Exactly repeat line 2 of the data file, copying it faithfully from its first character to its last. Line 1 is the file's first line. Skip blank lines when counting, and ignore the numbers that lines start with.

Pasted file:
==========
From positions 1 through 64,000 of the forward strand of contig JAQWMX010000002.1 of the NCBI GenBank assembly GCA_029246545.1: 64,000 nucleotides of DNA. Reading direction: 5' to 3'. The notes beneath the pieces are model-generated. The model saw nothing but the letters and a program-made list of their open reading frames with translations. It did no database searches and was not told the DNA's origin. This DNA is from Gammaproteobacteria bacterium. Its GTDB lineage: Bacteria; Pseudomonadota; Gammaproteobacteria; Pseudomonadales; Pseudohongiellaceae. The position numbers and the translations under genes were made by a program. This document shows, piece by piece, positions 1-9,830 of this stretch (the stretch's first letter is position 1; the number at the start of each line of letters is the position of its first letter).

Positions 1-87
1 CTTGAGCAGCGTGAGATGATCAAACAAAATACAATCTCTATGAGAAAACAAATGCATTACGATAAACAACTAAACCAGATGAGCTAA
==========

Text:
Positions 1-87